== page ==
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Florida's Military Bases Returning To Normal Post-Irma

A sailor uses a tractor to help remove fallen trees caused by Hurricane Irma on Naval Air Station Key West.
A sailor uses a tractor to help remove fallen trees caused by Hurricane Irma on Naval Air Station Key West.

Hurricane Irma forced hundreds of thousands of Floridians from their homes, including residents at military bases. Key West and Jacksonville saw some of the worst effects of the storm, and are also home to major military installations. But now the bases are returning to normal.

A sailor uses a tractor to help remove fallen trees caused by Hurricane Irma on Naval Air Station Key West.
Credit Kelsey L. Adams via U.S. Navy / U.S. Navy
A sailor uses a tractor to help remove fallen trees caused by Hurricane Irma on Naval Air Station Key West.

Thousands of service members from across the country flocked to Florida to help recover from Irma. But some of the state’s own forces were in need of support. The Florida Keys saw some of the worst damage. Apart from being home to world-famous beaches, the island chain also supports Naval Air Station Key West. Republican Holly Raschein represents the Keys in the Florida House.

“NAS sustained, what the commander said, minimal damage. Our famous Fly Navy building lost its roof. So it’ll be a little while before that comes back,” she said.

Before the storm shifted to the east, the outlook was dire for low-lying Tampa Bay, and its air force base. General Chip Diehl served as a deputy director there.

“MacDill Air Force Base evacuated the whole base. Because we are six feet above sea level. We’re on the end of that Peninsula. And they did actually evacuate,” Diehl said.

Tampa ultimately dodged the worst of the storm, despite its vulnerable and heavily developed flood zones.

And in Jacksonville, home of Navy, Coast Guard and Marine Corps contingents?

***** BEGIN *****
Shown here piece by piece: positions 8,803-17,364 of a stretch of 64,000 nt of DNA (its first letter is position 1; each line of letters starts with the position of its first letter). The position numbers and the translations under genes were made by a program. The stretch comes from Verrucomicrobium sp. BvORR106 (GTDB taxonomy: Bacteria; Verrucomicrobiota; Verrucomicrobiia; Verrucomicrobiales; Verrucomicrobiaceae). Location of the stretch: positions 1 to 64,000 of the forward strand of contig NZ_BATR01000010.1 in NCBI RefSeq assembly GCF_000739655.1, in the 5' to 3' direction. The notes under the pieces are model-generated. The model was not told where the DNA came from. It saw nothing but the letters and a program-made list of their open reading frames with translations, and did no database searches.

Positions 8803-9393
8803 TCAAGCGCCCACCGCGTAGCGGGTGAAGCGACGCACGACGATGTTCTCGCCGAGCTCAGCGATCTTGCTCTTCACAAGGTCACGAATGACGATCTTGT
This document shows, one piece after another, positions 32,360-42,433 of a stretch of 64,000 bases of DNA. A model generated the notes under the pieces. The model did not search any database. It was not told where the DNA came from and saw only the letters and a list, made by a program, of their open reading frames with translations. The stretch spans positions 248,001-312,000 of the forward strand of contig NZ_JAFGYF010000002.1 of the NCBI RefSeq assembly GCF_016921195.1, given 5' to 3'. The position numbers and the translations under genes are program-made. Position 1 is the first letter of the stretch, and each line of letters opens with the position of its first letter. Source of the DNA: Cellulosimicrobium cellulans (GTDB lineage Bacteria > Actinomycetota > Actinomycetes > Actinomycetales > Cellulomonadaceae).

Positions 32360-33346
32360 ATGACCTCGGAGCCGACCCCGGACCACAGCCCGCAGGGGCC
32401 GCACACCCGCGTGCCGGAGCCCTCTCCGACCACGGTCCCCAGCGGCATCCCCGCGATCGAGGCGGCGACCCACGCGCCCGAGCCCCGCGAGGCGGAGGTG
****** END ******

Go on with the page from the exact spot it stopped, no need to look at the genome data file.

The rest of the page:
Admiral Mark Fitzgerald represents the Navy on Florida’s defense support task force.

“Here in Jacksonville we had significant flooding. A lot of trees down. The front of my house looks like a war zone out there with all the rubbish and debris,” Fitzgerald said.

But Fitzgerald says the installations didn’t see the catastrophic flooding that other parts of the city did.

“The bases suffered no major damage. There’s obviously some minor damage from the flooding. It all seems to be going ok. People are back to work, planes are flying,” he said.

One reason there wasn’t more damage is because of storm protocols. The bases didn’t just evacuate people, says Bill Dougherty, a spokesman for Navy Region Southeast.

“The ships sortied. They departed the area to go where it was safe. Aircraft flew to other bases inland, to where it was safe,” Dougherty said.

He says the state’s bases are now more or less up and running, except for Key West. But as of Friday the 22 nd, the station is letting families move back. Holly Raschein again.

“The biggest thing for our commanding officer was waiting to bring back non-essential personnel. He didn’t want them coming home without power or sewer or running water. And that has pretty much come back online across all the properties on the base,” she said.

Even amidst the debris, she says there are some telltale signs of normalcy.

“We’ve seen FedEx. Amazon is starting to deliver now, at least in the Upper Keys, so that’s exciting,” she said.

But Dougherty says the storm was still a major disruption.

“Pretty much all the naval aviation training takes place in the southeastern United States. So that mission was impacted by the storms, both Harvey and Irma,” he said.

Each base is looking back on their lessons learned. And Raschein is drafting her own after action report.

“We’re going to be taking a look at the legislative level. Where we can make improvements. And I have a list. I’ve already started a list of where we can make improvements. Not just in the Keys but statewide,” Raschein said.

General Michael Calhoun leads the state’s National Guard. And he says the event still isn’t over.

“We still have guardsmen on state active duty conducting primarily logistics and security support and we will continue as long as we’re needed,” he said.

Irma is a reminder of how vulnerable the state and its bases are to natural disasters. But Dougherty says the storm won’t change the Navy’s long term plans for Florida.

“No, I don’t see anything changing. Because we know that’s a part of…whether you’re in Florida and you’re dealing with hurricanes or you’re in the West Coast and dealing with the big wildfires and things like that, every place has its challenges,” he said.

According to the state Chamber of Commerce, the military and defense industry accounts for 9% of Florida’s economy.

Hurricane season runs through the end of November.

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As a Tallahassee native, Kate Payne grew up listening to WFSU. She loves being part of a station that had such an impact on her. Kate is a graduate of the Florida State University College of Motion Picture Arts. With a background in documentary and narrative filmmaking, Kate has a broad range of multimedia experience. When she’s not working, you can find her rock climbing, cooking or hanging out with her cat.
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